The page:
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Photophysical studies of triarylamine dyes and an investigation into polyelectrolyte-DNA interactions. / Matthew Lloyd Davies
Swansea University Author: Matthew Lloyd, Davies
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The photophysics and thermal properties of a series of seven novel triarylamine (TAA) dyes are described. Fluorescence characteristics have been studied in solvents of various polarities at room temperature and at 77 K. High molar extinction coefficients of the magnitude of 3.0-4.0(+/-0.50)x104 M-1c...
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The photophysics and thermal properties of a series of seven novel triarylamine (TAA) dyes are described. Fluorescence characteristics have been studied in solvents of various polarities at room temperature and at 77 K. High molar extinction coefficients of the magnitude of 3.0-4.0(+/-0.50)x104 M-1cm-1 were obtained for most compounds, and relatively short radiative lifetimes were observed. Fluorescence quantum yields of the dyes at room temperature in cyclohexane were found to be between 0.34-0.57 increasing to 0.67-0.95 at 77 K. It has been shown that while at room temperature, solvent shell relaxation around the excited state can occur, and emission is from an equilibrium excited state to a twisted ground state, at 77 K in a rigid matrix environment solvent shell relaxation cannot occur and emission is from a Franck-Condon excited state to a planar ground state. The TAAs studied have excellent thermal properties for possible use in devices with thermal decomposition temperatures of greater than 300 °C, they also do not crystallise readily. Three poly (9,9-bis[N,N-(trimethylammonium)hexyl] fluorene-co-l,4-phenylene), fluorescent cationic conjugated polymers (CCP), of average chain lengths- 6, 12 and 100 repeat units, and their interaction with DNA and guanine are reported. Fluorescence microscopy and atomic force microscopy have been utilised to visualise the interaction between the polymers and DNA. Results show both efficient compaction of DNA induced by the polymer and linking and bridging of DNA/polymer aggregates. CCPs are known to aggregate in water, and for the CCPs studied here this is reflected in a decrease in fluorescence. These aggregates can be broken up by mixtures of solvents, e.g. acetonitrile/water. Steady state and ps time resolved techniques have been used to study: (i) aggregation of CCPs in various acetonitrile/water mixtures, and (ii) fluorescence quenching by single and double strand DNA, and guanine. All CCPs are extremely sensitive to quenching by DNA or guanine, with sensitivity increasing with chain length of both the CCP and DNA. Stem-Volmer plots are sigmoidal and have initial quenching rates constants far in excess of the diffusion controlled limit. The results have been analysed in terms of energy migration and trapping within and between polymer chains. Quenching seems best analysed in terms of an equilibrium in which a CCP/DNA aggregate complex is formed which brings polymer chains into close enough proximity to allow interchain excitation energy migration and quenching at aggregate or DNA base traps. We also report preliminary results of modelling time resolved data, of both the aggregation and quenching, using a kinetic model in which energy migration and trapping are represented as a series of energy transfer steps between neighbours.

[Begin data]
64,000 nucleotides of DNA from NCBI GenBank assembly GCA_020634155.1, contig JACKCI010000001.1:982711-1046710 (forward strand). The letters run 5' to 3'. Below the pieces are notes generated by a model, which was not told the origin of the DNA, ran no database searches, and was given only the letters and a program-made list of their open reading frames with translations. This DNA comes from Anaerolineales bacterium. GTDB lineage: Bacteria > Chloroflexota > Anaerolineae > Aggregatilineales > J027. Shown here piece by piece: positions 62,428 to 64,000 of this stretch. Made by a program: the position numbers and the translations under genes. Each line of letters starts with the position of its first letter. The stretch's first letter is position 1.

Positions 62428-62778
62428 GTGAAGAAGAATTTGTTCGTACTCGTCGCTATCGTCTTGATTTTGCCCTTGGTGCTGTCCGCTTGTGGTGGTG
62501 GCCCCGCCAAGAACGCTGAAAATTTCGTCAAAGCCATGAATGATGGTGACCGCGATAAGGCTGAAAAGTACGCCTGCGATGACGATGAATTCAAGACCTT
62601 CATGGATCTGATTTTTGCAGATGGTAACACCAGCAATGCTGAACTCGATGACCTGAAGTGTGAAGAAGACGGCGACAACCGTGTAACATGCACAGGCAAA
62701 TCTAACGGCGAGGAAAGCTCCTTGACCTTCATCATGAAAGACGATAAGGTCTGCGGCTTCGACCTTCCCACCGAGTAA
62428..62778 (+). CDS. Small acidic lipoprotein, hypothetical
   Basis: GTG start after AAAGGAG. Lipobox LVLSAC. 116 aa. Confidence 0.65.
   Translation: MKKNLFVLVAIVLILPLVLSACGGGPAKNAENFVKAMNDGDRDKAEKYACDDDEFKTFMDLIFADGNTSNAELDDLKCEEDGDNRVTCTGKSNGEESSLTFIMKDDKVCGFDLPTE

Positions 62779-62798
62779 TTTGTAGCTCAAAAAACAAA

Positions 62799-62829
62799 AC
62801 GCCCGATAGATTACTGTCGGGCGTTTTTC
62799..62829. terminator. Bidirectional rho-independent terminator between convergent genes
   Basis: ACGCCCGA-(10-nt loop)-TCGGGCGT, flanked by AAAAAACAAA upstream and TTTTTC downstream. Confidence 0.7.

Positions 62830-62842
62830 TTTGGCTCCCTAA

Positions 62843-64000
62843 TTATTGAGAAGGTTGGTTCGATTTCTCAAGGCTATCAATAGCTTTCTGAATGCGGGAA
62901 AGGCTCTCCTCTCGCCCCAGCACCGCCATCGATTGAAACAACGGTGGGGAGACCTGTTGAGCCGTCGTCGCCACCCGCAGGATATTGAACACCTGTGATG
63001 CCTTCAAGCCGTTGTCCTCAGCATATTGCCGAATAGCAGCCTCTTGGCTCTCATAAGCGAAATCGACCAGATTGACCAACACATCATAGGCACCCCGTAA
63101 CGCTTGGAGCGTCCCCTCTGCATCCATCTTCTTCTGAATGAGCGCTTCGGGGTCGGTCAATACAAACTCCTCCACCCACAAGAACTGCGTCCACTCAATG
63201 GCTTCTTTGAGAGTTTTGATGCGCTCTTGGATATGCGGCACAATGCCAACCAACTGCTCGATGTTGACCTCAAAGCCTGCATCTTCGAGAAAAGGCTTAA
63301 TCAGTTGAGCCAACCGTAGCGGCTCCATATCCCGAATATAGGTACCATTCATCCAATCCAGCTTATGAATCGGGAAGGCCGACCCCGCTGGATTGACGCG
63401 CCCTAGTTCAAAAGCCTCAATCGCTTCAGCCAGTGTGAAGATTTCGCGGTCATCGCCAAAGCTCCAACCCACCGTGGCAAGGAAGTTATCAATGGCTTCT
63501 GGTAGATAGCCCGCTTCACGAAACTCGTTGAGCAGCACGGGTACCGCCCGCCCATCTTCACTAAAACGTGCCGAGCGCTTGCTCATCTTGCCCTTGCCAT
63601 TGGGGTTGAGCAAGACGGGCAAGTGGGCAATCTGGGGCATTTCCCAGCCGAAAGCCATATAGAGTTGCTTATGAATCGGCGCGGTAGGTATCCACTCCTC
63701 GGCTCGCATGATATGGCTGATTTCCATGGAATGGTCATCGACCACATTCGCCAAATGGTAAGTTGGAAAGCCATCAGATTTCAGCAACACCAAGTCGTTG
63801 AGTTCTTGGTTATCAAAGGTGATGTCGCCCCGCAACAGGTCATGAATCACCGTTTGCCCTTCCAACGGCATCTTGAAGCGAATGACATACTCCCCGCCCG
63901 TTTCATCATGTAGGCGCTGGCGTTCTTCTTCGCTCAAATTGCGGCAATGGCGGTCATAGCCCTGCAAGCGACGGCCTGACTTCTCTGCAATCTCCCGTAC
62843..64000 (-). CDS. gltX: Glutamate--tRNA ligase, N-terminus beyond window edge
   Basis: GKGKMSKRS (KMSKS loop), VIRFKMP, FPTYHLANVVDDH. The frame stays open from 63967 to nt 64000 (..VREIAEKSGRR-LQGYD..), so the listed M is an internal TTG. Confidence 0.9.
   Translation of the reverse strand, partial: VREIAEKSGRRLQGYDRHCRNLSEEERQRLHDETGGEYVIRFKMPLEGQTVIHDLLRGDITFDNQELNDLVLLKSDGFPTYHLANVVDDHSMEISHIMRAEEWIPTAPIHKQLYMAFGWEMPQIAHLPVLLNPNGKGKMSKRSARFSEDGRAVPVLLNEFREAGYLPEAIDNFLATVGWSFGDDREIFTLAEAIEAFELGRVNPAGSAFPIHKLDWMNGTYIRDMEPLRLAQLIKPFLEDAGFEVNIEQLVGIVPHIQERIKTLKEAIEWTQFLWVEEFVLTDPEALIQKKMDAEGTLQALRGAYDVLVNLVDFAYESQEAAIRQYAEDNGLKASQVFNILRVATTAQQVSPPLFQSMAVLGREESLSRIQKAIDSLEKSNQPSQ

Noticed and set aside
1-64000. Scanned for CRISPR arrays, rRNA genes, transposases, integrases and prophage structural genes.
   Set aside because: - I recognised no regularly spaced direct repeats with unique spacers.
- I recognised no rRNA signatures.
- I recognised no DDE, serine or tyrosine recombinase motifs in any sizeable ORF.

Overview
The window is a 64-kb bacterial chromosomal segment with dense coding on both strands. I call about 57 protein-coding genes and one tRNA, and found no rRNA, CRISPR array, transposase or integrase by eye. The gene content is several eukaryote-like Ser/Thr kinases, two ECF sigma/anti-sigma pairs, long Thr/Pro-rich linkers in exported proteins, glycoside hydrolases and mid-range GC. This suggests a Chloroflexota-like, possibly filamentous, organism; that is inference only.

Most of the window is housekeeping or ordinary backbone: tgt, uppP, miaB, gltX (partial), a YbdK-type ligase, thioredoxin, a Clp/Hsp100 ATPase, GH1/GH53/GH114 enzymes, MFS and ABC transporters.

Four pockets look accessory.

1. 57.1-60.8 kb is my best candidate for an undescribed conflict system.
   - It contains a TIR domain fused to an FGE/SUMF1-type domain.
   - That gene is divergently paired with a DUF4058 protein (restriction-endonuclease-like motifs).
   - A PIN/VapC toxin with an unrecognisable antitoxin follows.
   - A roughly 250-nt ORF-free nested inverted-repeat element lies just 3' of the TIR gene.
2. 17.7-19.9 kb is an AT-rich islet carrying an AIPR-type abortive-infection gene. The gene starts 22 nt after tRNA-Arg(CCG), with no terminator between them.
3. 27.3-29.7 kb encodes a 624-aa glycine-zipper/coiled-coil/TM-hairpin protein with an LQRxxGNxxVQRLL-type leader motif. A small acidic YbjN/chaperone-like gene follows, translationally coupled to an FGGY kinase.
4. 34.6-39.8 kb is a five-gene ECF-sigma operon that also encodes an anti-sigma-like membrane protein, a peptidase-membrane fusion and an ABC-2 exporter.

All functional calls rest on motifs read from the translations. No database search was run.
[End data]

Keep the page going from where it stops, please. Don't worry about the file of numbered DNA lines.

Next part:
College of Engineering